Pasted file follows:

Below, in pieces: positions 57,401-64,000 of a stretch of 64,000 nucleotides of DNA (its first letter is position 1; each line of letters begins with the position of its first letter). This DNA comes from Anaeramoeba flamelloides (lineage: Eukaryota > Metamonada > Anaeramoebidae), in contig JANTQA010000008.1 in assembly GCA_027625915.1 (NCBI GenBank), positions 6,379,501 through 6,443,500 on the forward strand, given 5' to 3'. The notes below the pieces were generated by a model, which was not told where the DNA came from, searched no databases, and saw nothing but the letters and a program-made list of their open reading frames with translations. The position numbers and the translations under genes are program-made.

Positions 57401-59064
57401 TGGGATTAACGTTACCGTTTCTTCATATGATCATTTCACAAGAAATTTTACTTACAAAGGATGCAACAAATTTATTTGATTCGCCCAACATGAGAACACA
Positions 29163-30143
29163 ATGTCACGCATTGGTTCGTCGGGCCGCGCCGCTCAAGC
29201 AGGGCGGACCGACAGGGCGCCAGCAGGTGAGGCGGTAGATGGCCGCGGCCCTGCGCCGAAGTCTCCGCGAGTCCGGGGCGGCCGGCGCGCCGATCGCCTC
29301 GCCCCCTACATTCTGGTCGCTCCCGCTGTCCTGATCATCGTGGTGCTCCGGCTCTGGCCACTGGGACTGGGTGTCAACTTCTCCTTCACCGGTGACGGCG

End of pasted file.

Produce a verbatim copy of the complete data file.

Below, in pieces: positions 57,401-64,000 of a stretch of 64,000 nucleotides of DNA (its first letter is position 1; each line of letters begins with the position of its first letter). This DNA comes from Anaeramoeba flamelloides (lineage: Eukaryota > Metamonada > Anaeramoebidae), in contig JANTQA010000008.1 in assembly GCA_027625915.1 (NCBI GenBank), positions 6,379,501 through 6,443,500 on the forward strand, given 5' to 3'. The notes below the pieces were generated by a model, which was not told where the DNA came from, searched no databases, and saw nothing but the letters and a program-made list of their open reading frames with translations. The position numbers and the translations under genes are program-made.

Positions 57401-59064
57401 TGGGATTAACGTTACCGTTTCTTCATATGATCATTTCACAAGAAATTTTACTTACAAAGGATGCAACAAATTTATTTGATTCGCCCAACATGAGAACACA
Positions 29163-30143
29163 ATGTCACGCATTGGTTCGTCGGGCCGCGCCGCTCAAGC
29201 AGGGCGGACCGACAGGGCGCCAGCAGGTGAGGCGGTAGATGGCCGCGGCCCTGCGCCGAAGTCTCCGCGAGTCCGGGGCGGCCGGCGCGCCGATCGCCTC
29301 GCCCCCTACATTCTGGTCGCTCCCGCTGTCCTGATCATCGTGGTGCTCCGGCTCTGGCCACTGGGACTGGGTGTCAACTTCTCCTTCACCGGTGACGGCG